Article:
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World of meaning

Film song critic T.P. Sasthamangalam laments that many contemporary songs fail when it comes to lyrics

Photo: S. Gopakumar.

Waxing lyrically T.P. Sasthamangalam analyses the lrycis of each film song he hears

Songs such as ‘Aatinkarayoorathe’ and ‘Mouliyil mayalipeeli chaarthi, manja pattambarum chaarthi’ from the movies ‘Rasathanthram’ and ‘Nandanam’ respectively are songs that is music to the ear.

But these songs are literally incorrect, says T.P. Sasthamangalam, film song critic. He points out that ‘kara’ and ‘ooram’ in Malayalam mean the same: land. So, mentioning two similar words in the song ‘Aatinkaraoorathe’ is unnecessary. Similarly, he says that ‘manja pattambaram’ should be ‘chudi’ (worn), not ‘chaarthi’ (applied) as the song vocalises.

T.P. Sasthamangalam alias T.P. Raju, who started analysing and criticising film songs since 1977, feels that Malayalam film songs lost its literary perfection after the death of lyricist Vayalar Rama Varma.

Lack of concept

He says that the present film songs are short-lived as they do not have a concept or meaning unlike the songs of yesteryear. Songs like ‘Aatinnkara,’ he says, are popular as it has a good lilt to it. Sasthamangalam, however, believes importance should be given to the meaning of the lyrcis as well.

He says that most of the new songs fail when it comes to lyrics. “The remix trend itself shows the lack of talent in the industry,” he points out.

While lyricists such as Vayalar, P. Bhaskaran and O.N.V. Kurup are his all-time favourites, new-age lyricists such as Yousafali Kecheri and Kaithapuram earn praise from the critic. “I cannot clearly demarcate between a good and a bad lyricist. I like some songs of a particular lyricist and may not like the rest,” Sasthamangalam says.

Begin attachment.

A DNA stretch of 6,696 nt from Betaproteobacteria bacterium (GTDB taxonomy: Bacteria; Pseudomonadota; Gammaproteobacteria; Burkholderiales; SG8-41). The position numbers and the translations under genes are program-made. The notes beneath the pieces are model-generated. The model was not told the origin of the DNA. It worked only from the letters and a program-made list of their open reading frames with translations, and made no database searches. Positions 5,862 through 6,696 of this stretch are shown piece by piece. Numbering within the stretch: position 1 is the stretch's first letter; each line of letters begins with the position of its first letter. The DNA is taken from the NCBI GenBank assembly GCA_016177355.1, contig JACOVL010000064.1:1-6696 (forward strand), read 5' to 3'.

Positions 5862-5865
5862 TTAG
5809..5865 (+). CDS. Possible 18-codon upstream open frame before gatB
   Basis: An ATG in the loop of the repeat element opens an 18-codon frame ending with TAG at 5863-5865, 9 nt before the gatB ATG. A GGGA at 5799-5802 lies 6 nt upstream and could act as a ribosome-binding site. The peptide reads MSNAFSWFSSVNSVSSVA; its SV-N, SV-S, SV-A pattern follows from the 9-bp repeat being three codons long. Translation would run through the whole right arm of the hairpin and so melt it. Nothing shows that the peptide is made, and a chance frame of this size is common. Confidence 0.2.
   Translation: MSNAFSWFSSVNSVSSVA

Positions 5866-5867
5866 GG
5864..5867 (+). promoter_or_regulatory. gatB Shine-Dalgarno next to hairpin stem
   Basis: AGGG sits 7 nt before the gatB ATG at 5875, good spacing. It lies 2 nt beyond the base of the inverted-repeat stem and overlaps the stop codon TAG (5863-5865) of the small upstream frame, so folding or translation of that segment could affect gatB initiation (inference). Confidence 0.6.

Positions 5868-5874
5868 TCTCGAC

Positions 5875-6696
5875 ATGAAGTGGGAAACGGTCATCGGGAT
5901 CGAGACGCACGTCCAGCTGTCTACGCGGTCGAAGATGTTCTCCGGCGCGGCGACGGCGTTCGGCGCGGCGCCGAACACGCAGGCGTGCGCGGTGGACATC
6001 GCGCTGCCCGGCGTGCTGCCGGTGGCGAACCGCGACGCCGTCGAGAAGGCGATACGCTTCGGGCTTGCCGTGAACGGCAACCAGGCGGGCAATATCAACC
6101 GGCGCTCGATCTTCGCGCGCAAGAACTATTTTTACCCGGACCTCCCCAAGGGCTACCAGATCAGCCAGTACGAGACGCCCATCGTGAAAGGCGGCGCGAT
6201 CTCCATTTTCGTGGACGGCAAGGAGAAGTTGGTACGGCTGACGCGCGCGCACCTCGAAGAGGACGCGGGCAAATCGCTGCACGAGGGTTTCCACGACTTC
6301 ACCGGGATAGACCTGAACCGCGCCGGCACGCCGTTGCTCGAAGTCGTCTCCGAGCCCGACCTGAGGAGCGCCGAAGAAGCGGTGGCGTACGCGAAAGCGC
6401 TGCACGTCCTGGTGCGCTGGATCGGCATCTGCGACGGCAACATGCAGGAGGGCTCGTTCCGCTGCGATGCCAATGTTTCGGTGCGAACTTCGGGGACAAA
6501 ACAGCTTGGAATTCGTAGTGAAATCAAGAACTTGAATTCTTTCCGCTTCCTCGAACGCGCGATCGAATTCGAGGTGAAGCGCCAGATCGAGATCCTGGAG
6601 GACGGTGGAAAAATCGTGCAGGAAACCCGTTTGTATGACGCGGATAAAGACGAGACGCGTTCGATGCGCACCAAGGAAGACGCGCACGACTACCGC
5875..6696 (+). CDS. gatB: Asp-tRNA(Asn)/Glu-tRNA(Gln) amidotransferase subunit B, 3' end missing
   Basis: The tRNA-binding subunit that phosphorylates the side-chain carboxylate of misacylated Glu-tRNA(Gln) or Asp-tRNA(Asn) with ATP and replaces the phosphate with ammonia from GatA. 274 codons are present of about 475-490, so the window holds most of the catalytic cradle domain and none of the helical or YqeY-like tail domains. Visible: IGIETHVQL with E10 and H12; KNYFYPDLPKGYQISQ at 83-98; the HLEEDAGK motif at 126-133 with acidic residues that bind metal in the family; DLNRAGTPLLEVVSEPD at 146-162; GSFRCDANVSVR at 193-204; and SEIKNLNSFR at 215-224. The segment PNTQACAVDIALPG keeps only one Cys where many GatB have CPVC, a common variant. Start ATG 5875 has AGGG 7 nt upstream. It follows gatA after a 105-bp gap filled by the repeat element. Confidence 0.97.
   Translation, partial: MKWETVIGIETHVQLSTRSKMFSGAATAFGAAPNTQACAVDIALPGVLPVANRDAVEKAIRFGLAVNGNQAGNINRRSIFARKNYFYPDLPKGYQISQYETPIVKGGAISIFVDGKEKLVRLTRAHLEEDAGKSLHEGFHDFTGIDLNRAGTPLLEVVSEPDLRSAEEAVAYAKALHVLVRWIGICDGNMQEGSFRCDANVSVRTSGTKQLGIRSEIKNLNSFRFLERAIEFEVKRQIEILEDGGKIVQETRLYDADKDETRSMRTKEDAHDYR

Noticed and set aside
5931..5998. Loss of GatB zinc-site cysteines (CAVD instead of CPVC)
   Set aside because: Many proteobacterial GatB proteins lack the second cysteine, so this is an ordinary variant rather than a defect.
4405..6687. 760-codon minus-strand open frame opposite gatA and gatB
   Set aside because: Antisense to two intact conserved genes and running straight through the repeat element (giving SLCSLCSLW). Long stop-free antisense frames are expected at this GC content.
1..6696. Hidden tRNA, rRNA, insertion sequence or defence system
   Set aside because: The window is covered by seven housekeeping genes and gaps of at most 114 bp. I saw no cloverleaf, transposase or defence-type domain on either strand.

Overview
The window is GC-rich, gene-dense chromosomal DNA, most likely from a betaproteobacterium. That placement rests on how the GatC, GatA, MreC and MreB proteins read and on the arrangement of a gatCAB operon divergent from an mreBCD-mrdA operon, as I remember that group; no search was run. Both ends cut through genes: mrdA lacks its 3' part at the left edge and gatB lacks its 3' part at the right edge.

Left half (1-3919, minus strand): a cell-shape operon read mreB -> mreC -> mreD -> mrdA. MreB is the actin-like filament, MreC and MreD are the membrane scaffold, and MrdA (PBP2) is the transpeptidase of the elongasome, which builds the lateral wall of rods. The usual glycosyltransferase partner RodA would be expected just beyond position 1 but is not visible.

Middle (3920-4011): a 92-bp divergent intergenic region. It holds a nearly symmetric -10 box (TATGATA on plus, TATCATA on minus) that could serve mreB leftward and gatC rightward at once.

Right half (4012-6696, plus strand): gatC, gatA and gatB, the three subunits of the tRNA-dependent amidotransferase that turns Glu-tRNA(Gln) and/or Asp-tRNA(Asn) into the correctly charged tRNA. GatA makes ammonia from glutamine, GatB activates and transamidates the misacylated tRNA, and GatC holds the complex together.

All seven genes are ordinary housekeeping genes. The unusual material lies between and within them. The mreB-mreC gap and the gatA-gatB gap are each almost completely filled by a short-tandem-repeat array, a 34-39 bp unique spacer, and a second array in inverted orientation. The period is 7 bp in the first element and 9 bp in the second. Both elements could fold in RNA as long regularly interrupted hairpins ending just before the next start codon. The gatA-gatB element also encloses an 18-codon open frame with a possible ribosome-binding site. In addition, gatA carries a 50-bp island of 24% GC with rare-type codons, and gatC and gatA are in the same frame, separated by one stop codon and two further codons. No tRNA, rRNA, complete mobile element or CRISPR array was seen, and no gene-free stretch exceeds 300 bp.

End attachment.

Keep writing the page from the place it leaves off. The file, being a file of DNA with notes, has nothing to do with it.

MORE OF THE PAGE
He finds the picturisation of new film songs monotonous. He points out that almost all the songs display group performances that lack quality.

Songs in ‘Perumazhakaalam,’ he says, broke the monotony with its excellent picturisation, especially the song ‘Kalaayi kadavathu.’ Songs in ‘Arabikatha,’ ‘Classmates’ and ‘Kathaparayumbol’ also rank high in his list.

The graduate in Malayalam from Mahatma Gandhi College recalls: “During the lunch break, we students used to discuss the literary trend and growth of Malayalam language. Film songs too became part of our conversation. We found that many songs that came after Vayalar’s death were shallow.” His first article in a magazine called Rasthra Prabha created headlines. He did not look back since.

An article in a Malayalam film magazine titled ‘Keezhanelliyude thannalum, ashtanga hridayathinte aniyarayum’ got him noticed. The articles showed the readers how to look deep into a song and not merely listen to them passively. According to Sasthamangalom, he keeps track of all the latest songs and knows all the oldies, starting from the first talkie ‘Balan.’

An employee of Food Corporation of India, he writes a regular column in a cine-magazine; a sort of a critique on film songs.

He hosts a programme on Asianet called ‘Layamaadhuri’ that discusses film songs, their history, lyrics and shows clippings from songs. Although an unabashed fan of film songs, Sasthamangalam says apologetically that he is a bad singer.

Favourite songs

Some of T.P. Sasthamangalam’s favourite songs are ‘Chakaravarthini’(‘Chembarathy’), Sanyasini (‘Rajahamsom’) ‘Arikill nee undayirunenkil’ (‘Nee ethra dhanya’) from the oldies. Some of the recent songs he enjoys listening too are ‘Kallayi kadavathe’ (‘Perumazhakaalam’), ‘Kaatadi thanallum’(‘Classmates’), ‘Thirikke njan varumenna vaartha kettu’ (Arabikatha’) and ‘Vethyasthanaam oru barberam balane’ (‘Katha Parayumbool’).

HEMA SREEKUMAR

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